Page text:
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Independent Contractor Issues Image

Independent Contractor Issues

Posted by: Brittany R. King-Asamoa

Instead of hiring employees to perform all work on the farm, many pork producers contract with independent contractors to perform certain services.  For example, a pork producer may contract with an independent trucker to transport pigs from a nursery to a finishing barn or from the finishing barn to the packing plant.  Or a pork producer may contract with another company to perform power washing or manure pumping services.  But while these independent contractor relationships may provide important business benefits, they also pose a risk that a person performing services may be misclassified as an independent contractor and is instead an employee.  And this misclassification may expose the employer to significant liability for failing to comply with laws applicable to employees (such as tax withholding and immigration laws).

This article published in the recent Pork Bits publication provides a brief summary of important issues pork producers should consider when dealing with independent contractors:

Correct Classification.  First and foremost, potential employers must determine whether the services they pay for from an individual are for services of an independent contractor, not an employee.  There is a 20-factor test utilized by the Internal Revenue Services to distinguish between an independent contractor and an employee.  The Minnesota Supreme Court in Guhlke v. Roberts Truck Lines, 128 N W. 2d 324 (Minn. 1964) established a simpler 5-factor test, which is as follows:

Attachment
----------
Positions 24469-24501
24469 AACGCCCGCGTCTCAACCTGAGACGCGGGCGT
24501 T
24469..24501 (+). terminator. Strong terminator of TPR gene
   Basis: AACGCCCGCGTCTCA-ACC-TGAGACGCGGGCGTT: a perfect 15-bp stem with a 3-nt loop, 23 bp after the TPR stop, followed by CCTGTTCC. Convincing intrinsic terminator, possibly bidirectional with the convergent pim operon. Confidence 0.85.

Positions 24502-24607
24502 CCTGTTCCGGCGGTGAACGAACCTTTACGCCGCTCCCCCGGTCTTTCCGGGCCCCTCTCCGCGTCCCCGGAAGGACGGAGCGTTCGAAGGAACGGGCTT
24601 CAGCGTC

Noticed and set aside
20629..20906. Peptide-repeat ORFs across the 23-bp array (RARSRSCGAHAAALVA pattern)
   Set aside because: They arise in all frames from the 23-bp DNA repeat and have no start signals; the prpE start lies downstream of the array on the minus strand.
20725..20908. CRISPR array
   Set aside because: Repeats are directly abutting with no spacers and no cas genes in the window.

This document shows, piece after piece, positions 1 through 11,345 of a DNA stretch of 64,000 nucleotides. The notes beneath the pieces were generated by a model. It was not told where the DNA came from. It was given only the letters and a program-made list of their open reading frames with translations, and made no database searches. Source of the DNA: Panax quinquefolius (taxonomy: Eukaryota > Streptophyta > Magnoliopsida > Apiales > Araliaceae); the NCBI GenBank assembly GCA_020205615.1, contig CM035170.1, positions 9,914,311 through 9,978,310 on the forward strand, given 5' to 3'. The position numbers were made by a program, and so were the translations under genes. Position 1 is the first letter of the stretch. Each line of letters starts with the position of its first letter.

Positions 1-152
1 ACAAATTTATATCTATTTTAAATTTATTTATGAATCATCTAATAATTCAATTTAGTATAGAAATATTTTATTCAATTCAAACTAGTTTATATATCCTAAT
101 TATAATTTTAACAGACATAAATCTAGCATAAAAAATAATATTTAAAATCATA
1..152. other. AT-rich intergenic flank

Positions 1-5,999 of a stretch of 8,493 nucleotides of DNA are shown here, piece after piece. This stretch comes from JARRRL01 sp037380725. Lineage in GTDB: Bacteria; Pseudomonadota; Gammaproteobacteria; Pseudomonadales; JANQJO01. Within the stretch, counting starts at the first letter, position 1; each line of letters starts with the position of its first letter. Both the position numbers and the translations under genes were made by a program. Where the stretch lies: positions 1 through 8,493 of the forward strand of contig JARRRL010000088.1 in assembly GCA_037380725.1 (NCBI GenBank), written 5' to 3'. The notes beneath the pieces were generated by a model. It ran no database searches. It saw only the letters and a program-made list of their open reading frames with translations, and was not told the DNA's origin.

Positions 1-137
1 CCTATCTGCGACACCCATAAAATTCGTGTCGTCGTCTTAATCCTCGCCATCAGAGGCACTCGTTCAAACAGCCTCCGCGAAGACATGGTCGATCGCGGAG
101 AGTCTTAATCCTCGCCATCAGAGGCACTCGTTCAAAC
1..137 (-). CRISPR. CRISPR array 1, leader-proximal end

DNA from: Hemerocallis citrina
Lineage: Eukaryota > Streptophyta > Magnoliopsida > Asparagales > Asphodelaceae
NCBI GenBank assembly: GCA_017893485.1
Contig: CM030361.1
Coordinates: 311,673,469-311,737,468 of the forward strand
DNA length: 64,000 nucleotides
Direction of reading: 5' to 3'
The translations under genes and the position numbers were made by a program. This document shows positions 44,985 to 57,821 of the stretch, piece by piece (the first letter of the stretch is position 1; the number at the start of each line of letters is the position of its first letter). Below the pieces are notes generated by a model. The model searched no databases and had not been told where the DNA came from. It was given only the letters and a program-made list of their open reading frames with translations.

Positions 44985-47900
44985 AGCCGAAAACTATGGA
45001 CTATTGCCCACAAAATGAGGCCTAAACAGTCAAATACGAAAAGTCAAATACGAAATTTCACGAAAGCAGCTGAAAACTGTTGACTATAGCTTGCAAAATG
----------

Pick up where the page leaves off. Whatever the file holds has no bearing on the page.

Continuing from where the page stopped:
• Right to control the means and manner of work performance – the more control the agricultural operation has over the individual performing the work, the more likely the individual is an employee and not an independent contractor;
  • Mode of payment – wages and salary favor the finding of an employee, whereas independent contractors bring their own to complete a service;
  • Furnishing of tools and materials – employers typically provide their employees with the tools and materials necessary to perform their jobs, whereas independent contractors bring their own to complete a service;
  • Control over the premises where the work is done – the requirement that work be performed on the individual’s premises may favor the finding of an employee rather than an independent contractor; however, this factor is not dispositive; and
  • Right to discharge – regardless of the employment at-will laws of the state where services are provided independent contractors can only be terminated/discharged under the terms of their contract.

Pork producers should be familiar with these factors and determine whether each individual performing services for them is an employee or independent contractor.

The importance of correctly classifying working as independent contractors or employees is especially important in complying with immigration laws.  It is a federal crime for an employer to “hire for employment in the United States” an employee without verifying (through the I-9 process described in the article above) that the employee is eligible to work in the United States.  These verification requirements do not apply to independent contractors, although a person also commits a federal crime if he knows a person providing labor under a contract is not authorized to work in the United States.  Thus, pork producer has greater obligations, and faces greater liability, if a worker is properly classified as an employee rather than an independent contractor.